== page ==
General information on classifications

Medical classifications define and describe specific and characteristic features of disease entities and arrange them in an order [10]. The classifications thus represent a central component of medical pathology and are the conceptual and clinical basis for the 1. diagnosis, 2. therapy and 3. prognosis of diseases [10]. Particularly for diseases with low case numbers, a common classification is inevitable in order to arrive at adequate comparisons regarding incidence, prevalence, prognosis and therapeutic response [17].

Classifications are a reflection of methodological possibilities [18]. Since these possibilities are subject to continuous change, there is also persistent alteration in the classification models [18]. Formulating a classification based on the latest scientific findings and showing its clinical relevance is problematic with regard to practical clinical aspects [18].

The function of classifications is to arrange the existing knowledge of a subject at any one time into understandable and reproducible categories [18]. This can be achieved either epistemologically or according to practical clinical aspects [19]. Generally, a good tumor classification requires scientific accuracy, simplicity and clinical relevance. These requirements are not easy to fulfill, as shown by numerous classifications of lymphoma in recent years [19].

Based on a well-proven norm, malignant neoplasms are sorted first by their morphology, then according to functional criteria, and lastly according to clinical significance. This also applies to malignant lymphoma [20].

Principles of attempts at classification

This section aims to give a systematic portrayal of the main criteria of the common nodal and two primary cutaneous Lymphoma classifications.

The heterogeneity of the classification approaches is presented. The classification is coded in alphabetical order as follows, for the individual classification criteria (see points 1 to 12 below) indicated in brackets in each example.

a. Rappaport classification und updated Rappaport [21]

b. Former German classification according to Lennert [22]

c. Lukes and Collins [23]

d. Kiel and updated Kiel [24]

e. Dorfman [25]

f. BNLI [26]

g. Working Formulation [26]

h. REAL [27]

i. WHO [28]

j. EORTC [29]

k. WHO-EORTC [1]

l. Isaacson [30]

m. WHO 2008 [31]


Eponyms appear in almost all classifications: Sezary (a), and Woringer Kolopp (j), Ketron and Goodman (j), Brill-Symmers (b.), Burkitt (c.), Lennert (c.), Bennet (d), Waldenstrom (m.).


The clinical picture appears in the naming of some disease classifications and is therefore important:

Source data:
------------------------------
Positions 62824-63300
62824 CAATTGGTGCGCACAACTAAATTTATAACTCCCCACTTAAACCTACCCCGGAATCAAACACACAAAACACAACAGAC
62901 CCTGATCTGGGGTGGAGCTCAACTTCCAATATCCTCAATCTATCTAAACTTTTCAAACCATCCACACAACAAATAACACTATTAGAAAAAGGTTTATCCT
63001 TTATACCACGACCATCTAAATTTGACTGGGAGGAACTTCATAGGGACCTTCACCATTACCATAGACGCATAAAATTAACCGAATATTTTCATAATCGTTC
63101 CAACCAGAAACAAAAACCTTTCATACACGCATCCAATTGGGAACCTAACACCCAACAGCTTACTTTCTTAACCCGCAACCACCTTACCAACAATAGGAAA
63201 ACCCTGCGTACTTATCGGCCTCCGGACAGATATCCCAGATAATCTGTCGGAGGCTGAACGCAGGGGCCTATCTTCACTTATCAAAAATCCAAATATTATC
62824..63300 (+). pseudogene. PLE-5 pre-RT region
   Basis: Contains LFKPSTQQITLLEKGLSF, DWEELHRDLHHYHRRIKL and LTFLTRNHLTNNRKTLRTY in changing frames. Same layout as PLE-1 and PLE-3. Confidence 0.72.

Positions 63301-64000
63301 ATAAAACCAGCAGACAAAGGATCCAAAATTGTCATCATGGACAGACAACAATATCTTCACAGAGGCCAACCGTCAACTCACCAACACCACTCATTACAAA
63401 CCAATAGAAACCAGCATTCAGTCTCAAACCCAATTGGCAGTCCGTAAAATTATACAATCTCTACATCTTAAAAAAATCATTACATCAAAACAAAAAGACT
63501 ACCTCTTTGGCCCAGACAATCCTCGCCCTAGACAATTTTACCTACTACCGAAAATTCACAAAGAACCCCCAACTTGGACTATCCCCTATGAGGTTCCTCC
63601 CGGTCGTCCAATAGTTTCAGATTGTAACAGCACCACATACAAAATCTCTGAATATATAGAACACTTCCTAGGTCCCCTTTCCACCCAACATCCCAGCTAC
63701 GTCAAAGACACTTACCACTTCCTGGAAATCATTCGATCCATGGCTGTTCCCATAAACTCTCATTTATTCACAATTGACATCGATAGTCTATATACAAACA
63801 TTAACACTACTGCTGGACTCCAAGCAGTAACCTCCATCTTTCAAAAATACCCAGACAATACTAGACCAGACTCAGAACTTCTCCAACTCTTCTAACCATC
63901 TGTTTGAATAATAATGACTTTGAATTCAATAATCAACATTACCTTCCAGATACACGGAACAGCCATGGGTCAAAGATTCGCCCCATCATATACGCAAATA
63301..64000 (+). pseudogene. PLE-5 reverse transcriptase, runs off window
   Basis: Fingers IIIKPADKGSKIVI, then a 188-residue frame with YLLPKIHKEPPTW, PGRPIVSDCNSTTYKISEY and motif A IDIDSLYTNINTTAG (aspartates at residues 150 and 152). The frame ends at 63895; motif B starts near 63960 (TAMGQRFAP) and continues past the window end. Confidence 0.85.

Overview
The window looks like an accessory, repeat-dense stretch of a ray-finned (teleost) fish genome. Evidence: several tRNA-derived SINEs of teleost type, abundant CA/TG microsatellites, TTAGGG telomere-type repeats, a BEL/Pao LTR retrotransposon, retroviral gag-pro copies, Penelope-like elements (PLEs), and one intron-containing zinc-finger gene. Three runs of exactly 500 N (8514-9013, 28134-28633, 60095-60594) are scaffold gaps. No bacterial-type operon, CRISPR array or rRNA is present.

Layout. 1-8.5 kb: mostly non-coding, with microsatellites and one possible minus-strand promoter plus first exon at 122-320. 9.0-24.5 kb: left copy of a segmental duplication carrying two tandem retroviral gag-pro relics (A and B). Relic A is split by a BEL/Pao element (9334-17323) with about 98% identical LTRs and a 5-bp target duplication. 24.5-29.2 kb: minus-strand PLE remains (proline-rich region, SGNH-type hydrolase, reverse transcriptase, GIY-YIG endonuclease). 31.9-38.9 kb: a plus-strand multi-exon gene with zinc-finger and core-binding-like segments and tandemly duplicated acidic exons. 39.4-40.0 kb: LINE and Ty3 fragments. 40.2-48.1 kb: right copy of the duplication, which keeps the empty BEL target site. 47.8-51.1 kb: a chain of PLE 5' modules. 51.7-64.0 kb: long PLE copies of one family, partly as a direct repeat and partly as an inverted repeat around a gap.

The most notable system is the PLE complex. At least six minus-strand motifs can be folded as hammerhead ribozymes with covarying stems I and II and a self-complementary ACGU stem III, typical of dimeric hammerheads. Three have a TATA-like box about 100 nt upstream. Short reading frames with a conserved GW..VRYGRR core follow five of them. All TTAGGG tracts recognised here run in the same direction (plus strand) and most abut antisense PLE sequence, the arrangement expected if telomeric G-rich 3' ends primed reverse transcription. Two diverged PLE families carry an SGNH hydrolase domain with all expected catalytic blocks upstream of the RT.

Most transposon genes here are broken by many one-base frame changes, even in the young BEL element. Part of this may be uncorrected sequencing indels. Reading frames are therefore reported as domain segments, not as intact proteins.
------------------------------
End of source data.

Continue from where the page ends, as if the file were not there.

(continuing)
Progress: aggressive behavior (i), lethal (h)

Prognosis: relative prognostic factors: low, intermediate or high (g)

Expressions: subcutaneous panniculitis-like lymphoma (j), hydroa vacciniform-like (middle), effusion (middle), mononucleosis-like (m.).

Comparisons: mycosis fungoides (d).

Local preference: leg type (j), nasal (i), mediastinal thymic (i), multilocular or unilocular (l), intestinal, hepatosplenic (i), bone (m.) CNS (m.)

Age at diagnosis: pediatric (m.)

Presence of a post-transplant status (m.)

Temporal relation to post-transplant status: early lesion (m.)


Histology and cytomorphology were and still are the gold standard in diagnosis of lymphoma [24].

Patterns: nodular versus diffuse growth technique (a).

Predominant conformation: pagetoid, granulomatous (j).

Local preference: folliculotropic (j), intravascular (j), angioimmunoblastic (i), epidermotropic (l).

Non-neoplastic cellular or noncellular accompanying reaction: T-cell-rich BCL with diffuse sclerosis (g), connective tissue proportion (d) and T-cell rich / histiocyte rich diffuse large B-cell lymphoma (i).

Composition: composite (1), mixed cellular lymphohistiocytic (g).

Imitation behavior: follicle center (j), marginal zones (j), MALTom (j).


Thanks to immunohistochemistry, morphologically indistinguishable cells can be distinguished by their functional form:

T-cell (c.), B-cell (c.), NK-cell (h), null-cell (d), CD4 + (j), CD8 + (j), CD56 + (k), CD30 (k) Ki1 (d), ALK + (m.)

Tinctorial qualities

The tinctorial qualities are irrelevant for the nomenclature of all classifications listed in this paper except the Dorfman classification. Here the ability to transform is verified by means of the dye pyronin: Pyroninophil (e.)


Cell maturation: cytic, blastic (d.), poorly or well differentiated (a.), anaplastic (d.).

Nucleus shape: Cleav. (c.) conv. (c.) hyperchrom. (c.), cerebriform (c.) nucleus size: medium to large (c.).

Differentiation and maturity: peripheral or central (h.).

Cell size: small-cell, large-cell (g.), villous versus non-villous (i.), indicating <6.5 microns or <8 microns (d.), monomorphic or polymorphic (l.), small-medium (m.)

Imitative behavior: Follicle center cell (j.), centroblastic (d.), centrocytic (d.).